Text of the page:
Flashback to the eve of his album release, when Omah Lay entertained questions posed by random Twitter fans. One Twitter user, @Iamfayzeprime, asked him which of the Boy Alone songs was mostly about him, to which the crooner responded, “I’m a Mess.” The song actually turns out the most emotionally-riveting in the pack. It is also the second most devoted to the title, after track eight, “Never Forget,” where he reflects once again on his vicious experiences, and homogenizes his existence. But while it shows the Boy being momentarily at crossroads, his journey to psychological maturity is most pronounced in track nine, “Safe Haven,” where he croons, “So I’m on the go 24/7 /I’m on the road, my safe haven/ I’m leaving fast, you can’t stop me.” 

Most of the lyrics in the album are laid out effortlessly, and they act in unison to mollify the senses. Spiced with imagery here and there, they offer the getaway momentum for mental cruising. Unlike your regular party songs, these are soul-friendly and soul-searching, so even as Omah Lay makes an attempt at dirty-sex talk  in the lines “I hit that pussy motor accident/Road wey lead to happy ending” of track three, “bend you” and “Rub your buttocks/Touch your G-spot” in track thirteen, “tell everybody,” Omah Lay summons the image of a Bad Boy with pure, defensible intent. This is enough to remind you of 17th century metaphysical poets like Andrew Marvell and John Donne, particularly Marvell known to have both deified and hyperbolised the lovemaking experience in “To His Coy Mistress.” The only difference is that our own Boy is the postmodern revision of both lyrical stalwarts, engaging our sensibilities with local temper.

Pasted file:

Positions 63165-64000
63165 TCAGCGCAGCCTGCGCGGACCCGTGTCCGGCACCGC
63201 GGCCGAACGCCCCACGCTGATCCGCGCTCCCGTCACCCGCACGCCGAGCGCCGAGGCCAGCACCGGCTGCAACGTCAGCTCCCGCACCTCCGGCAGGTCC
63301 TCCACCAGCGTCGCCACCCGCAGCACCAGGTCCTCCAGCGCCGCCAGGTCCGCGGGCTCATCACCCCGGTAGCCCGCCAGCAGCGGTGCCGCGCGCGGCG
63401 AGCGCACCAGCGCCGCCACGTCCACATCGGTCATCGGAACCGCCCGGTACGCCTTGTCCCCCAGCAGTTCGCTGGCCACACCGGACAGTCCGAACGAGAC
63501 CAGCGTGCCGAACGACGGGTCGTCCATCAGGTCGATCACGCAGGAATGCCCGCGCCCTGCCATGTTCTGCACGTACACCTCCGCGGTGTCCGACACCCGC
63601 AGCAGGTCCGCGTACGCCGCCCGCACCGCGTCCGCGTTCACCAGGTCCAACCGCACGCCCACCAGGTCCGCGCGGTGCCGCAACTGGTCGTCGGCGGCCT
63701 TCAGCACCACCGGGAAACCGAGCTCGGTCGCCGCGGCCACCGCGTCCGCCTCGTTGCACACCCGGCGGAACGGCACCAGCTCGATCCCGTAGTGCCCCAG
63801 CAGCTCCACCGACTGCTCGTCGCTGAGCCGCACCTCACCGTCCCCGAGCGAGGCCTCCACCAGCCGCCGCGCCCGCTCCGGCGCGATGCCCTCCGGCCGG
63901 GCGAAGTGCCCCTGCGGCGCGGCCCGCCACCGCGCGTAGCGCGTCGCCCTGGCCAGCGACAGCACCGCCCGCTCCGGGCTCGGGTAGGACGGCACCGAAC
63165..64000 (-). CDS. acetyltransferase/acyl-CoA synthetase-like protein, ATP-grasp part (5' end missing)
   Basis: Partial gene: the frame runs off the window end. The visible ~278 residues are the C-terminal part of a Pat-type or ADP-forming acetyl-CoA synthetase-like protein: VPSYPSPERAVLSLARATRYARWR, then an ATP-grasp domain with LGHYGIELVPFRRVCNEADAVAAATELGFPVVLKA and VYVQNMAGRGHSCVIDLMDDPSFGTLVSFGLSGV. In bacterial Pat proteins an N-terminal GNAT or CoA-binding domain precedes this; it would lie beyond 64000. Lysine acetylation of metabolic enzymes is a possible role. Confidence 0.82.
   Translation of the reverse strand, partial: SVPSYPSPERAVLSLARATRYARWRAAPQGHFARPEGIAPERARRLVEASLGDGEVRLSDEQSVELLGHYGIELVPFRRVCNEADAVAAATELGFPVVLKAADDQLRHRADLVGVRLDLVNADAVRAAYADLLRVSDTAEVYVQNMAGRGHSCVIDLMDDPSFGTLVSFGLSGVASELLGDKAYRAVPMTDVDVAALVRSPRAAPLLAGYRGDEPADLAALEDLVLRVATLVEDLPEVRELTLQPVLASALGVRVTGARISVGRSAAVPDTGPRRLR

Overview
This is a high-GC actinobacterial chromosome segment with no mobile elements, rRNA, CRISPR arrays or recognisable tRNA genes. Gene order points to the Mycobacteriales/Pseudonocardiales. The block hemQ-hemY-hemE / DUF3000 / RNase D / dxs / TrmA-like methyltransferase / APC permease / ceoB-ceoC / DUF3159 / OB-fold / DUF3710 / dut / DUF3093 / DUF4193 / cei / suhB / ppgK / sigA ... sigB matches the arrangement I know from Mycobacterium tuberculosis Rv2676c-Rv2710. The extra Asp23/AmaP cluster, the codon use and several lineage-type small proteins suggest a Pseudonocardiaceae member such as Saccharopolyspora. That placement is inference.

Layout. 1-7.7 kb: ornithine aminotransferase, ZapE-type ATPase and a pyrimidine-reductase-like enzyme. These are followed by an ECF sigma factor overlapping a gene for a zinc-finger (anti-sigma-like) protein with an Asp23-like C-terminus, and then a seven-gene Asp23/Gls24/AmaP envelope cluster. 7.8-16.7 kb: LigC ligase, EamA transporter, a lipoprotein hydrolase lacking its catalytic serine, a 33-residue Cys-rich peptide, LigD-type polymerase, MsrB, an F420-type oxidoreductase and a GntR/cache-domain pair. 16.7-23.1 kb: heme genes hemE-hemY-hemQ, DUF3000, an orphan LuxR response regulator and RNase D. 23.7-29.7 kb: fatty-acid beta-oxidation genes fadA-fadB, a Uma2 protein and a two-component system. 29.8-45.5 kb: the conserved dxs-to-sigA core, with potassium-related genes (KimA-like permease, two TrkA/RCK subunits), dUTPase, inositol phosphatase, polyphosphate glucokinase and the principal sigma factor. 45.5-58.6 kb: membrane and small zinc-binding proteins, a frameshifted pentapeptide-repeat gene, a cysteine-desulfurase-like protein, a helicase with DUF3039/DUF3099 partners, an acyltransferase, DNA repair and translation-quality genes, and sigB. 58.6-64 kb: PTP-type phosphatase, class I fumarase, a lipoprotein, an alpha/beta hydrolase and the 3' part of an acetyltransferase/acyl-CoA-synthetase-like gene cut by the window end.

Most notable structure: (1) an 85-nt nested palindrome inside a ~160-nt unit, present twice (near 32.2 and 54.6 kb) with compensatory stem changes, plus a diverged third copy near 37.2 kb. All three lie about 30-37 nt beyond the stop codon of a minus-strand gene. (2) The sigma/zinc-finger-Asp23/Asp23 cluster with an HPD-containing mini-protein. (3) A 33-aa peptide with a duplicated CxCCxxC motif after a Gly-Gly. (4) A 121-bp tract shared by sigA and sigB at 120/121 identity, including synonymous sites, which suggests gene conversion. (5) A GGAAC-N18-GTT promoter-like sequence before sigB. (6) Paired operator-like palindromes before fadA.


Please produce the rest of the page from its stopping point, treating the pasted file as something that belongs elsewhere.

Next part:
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Omah Lay presents you an overview of appreciable sex, but its enjoyment comes within the range of permissible frivolity. Fine, he wants to have rough sex, but he is not selfish about his desires because he wants his partner satisfied, too. He says, “I put my all in till I see evidence/ For her face and her leg e dey shake.” You can only imagine this.

Omah Lay also understands that you can give up everything for love and still be betrayed by it. Love comes with the risk of being jilted, the fear of having gestures taken for granted, and this we see in “Understand” where he registers his disappointment: “I thought we were in this together/ Gave you my necklace pendant/ Gave you my last card you spend am/ I show you my best friend you friend am.” Somehow, it is a smart move to have this track lodged somewhere between positive testimonies of love. Later on, in tracks twelve and thirteen, our Boy-turned-Man, shows that despite the setbacks, he is now ready for long-term commitments. “Girlie, come show me how to love/ We get married no divorce,” he croons in “How to Love.” Together with Tay Iwar, another Nigerian sensation, he professes eternal love in “Tell Everybody.” 

Omah Lay

All isn’t said and done without thumbs-upping American singer, Justin Bieber, the various songwriters and producers for their contributions towards making this project a truly first-hand experience. Whereas many Nigerian artistes find it customary to downplay the contributions of songwriters, Omah Lay outlives this culture of narcissism, preserving a moment of recognition for Ojo Jonathan Tobi, Peace Emmanuel Oredope, Michael Alagwu, Vincent van den Ende, Bernard Harvey, Felisha King, Oluwasemilogo Banjo, Adebajo Oluwanifemi Adebanjo, Richard Oluwaranti Mbu Isong, Kyle Jack Flamigni, Kevin Mike Gbaguidi, amongst others. This, too, tells us that Boy hasn’t been alone in this long-haul project.


Adedamola Jones Adedayo is a teacher, writer, and literary arts & popular culture critic. He is particularly interested in African writings, films and music. When he is not writing, he spends his time reading, meditating, having colourful conversations or watching football. He loves to see his club, Chelsea F.C. maul other football teams. Reach him at